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By: Rolf Li

As you may have heard in the news, Greece is officially the first developed country to miss an International Monetary Fund (IMF) payment in the history of civilization. Now the country that “is the bedrock of democracy” is facing one of the worst economic downturns that have every occurred. If you have read my previous article on the economic collapse of the Eurozone (http://zakopinion.com/2014/09/07/eurozone-loses-grip-euro-continues-downwards-slide/) , it is clear that Greece is the first country in Europe to finally crumble and default on its debt. So what is next for this cash-starved, bankrupt nation?

Greece has an estimated GDP (Gross Domestic Product) of 242.2 Billion USD, which contributes to around only 2% of the Eurozone combined GDP. Ever since the recession in 2008, the Greek Debt to GDP ratio is 175.1%, and the unemployment rate in March 2015 was 25.6%, one of the highest in the developed world. So what is going on with the country? If it isn’t obvious enough, Greece has been overspending for years upon years, and is now paying the price for not cutting back on spending and controlling government debt. Greece owes a grand total of 323 Euros to countries, banks, and organizations. 5 years ago, Greece was also teetering on the verge of bankruptcy, and there was no end in sight, but the IMF applied and loaned  a large sum of 110 Euros in bailout funds to encourage economic stability and recovery. Now, Greece was not able to repay the 1.6 Billion payment that was due on June 30th, 2015. Hopes of another bailout plan came short after 6 PM EST after the deadline came to a close, but there is a glimmer of light at the end of the tunnel. A supposed agreement is in the works after the Greek government said that they would follow even more austerity measures, such as pension cuts and heavier taxation, in order to receive a 2 Billion Euro bailout fund–again. However, the referendum that will be held on Sunday will determine in Greece will stay in the Eurozone, as the citizens of Greece will decide if they want to have the demanded austerity measures that Germany, France, and other countries are demanding. If they vote “No”, Greece will most likely fully default on national debt, and will be forced out of the Eurozone. The country will revert to using the Drachma as a national currency, and the situation will worsen as value of the currency will deflate and international creditors will still demand that loans be paid back in full. There is most likely only 2 solutions to this massive problem. First, more austerity will be applied and a bailout will be lent, or a debt forgiveness plan is forged to relieve Greece of its debt. Either way, this will not be easy on Greece, or the world. So should Greece vote “YES” or “NO” to austerity? What’s your zakopinion?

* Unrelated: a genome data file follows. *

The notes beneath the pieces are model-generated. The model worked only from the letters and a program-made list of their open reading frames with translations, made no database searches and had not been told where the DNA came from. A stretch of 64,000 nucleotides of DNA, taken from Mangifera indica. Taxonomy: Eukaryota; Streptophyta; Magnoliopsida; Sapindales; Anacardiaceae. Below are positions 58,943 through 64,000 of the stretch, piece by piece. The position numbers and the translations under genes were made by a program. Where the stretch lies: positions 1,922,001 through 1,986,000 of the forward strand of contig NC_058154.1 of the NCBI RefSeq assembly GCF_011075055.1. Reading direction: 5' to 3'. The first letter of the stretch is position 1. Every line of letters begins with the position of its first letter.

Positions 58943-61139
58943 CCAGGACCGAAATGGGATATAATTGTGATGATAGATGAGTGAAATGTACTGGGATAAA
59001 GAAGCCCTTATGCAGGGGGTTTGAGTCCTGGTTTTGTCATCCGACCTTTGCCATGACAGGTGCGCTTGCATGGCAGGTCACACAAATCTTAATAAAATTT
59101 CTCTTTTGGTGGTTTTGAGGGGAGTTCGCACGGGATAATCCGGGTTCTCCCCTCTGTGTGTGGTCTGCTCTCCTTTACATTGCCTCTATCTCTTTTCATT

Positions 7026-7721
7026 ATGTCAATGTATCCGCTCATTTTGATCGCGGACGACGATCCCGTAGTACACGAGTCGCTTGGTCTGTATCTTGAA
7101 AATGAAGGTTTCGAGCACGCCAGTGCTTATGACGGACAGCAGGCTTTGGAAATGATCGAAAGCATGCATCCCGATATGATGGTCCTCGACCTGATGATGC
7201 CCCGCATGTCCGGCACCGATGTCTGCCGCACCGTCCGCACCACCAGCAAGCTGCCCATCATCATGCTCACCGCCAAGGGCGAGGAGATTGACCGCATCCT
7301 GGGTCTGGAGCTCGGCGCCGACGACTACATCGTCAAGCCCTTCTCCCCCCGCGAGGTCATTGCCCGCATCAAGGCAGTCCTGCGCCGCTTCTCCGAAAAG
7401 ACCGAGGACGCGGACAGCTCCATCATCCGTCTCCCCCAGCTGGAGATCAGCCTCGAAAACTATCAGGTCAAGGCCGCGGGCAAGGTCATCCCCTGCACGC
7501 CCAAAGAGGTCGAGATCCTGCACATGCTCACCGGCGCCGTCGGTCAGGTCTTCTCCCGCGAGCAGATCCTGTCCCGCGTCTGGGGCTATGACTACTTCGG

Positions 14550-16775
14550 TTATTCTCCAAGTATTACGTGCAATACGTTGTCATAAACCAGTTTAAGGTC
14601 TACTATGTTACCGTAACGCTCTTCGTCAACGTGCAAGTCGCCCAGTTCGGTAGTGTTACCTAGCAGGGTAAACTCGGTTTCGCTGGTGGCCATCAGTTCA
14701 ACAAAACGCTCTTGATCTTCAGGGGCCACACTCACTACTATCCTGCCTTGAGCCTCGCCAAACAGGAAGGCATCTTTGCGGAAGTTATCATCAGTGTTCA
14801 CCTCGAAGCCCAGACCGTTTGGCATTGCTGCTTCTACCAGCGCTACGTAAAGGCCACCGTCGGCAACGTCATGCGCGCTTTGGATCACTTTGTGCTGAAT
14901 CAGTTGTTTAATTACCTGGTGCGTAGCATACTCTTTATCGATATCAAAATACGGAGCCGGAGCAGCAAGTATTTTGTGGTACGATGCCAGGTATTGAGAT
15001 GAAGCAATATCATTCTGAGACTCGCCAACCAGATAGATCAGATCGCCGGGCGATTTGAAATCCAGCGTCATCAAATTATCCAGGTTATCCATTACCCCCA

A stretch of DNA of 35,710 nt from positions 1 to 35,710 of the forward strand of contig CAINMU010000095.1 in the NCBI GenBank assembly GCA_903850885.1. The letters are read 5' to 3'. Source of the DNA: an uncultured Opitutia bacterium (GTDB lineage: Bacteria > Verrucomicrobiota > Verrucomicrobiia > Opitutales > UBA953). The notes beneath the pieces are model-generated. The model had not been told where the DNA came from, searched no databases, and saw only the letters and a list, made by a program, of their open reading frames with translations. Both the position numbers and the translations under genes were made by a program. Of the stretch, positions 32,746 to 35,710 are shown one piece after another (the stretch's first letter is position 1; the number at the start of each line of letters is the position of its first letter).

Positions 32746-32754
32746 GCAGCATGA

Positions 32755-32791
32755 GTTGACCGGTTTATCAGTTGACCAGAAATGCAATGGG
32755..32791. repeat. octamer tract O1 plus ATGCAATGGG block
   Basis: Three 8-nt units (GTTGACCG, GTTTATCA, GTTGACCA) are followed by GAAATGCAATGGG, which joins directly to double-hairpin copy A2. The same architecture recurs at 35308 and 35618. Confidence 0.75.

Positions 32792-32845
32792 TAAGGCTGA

Greek Debt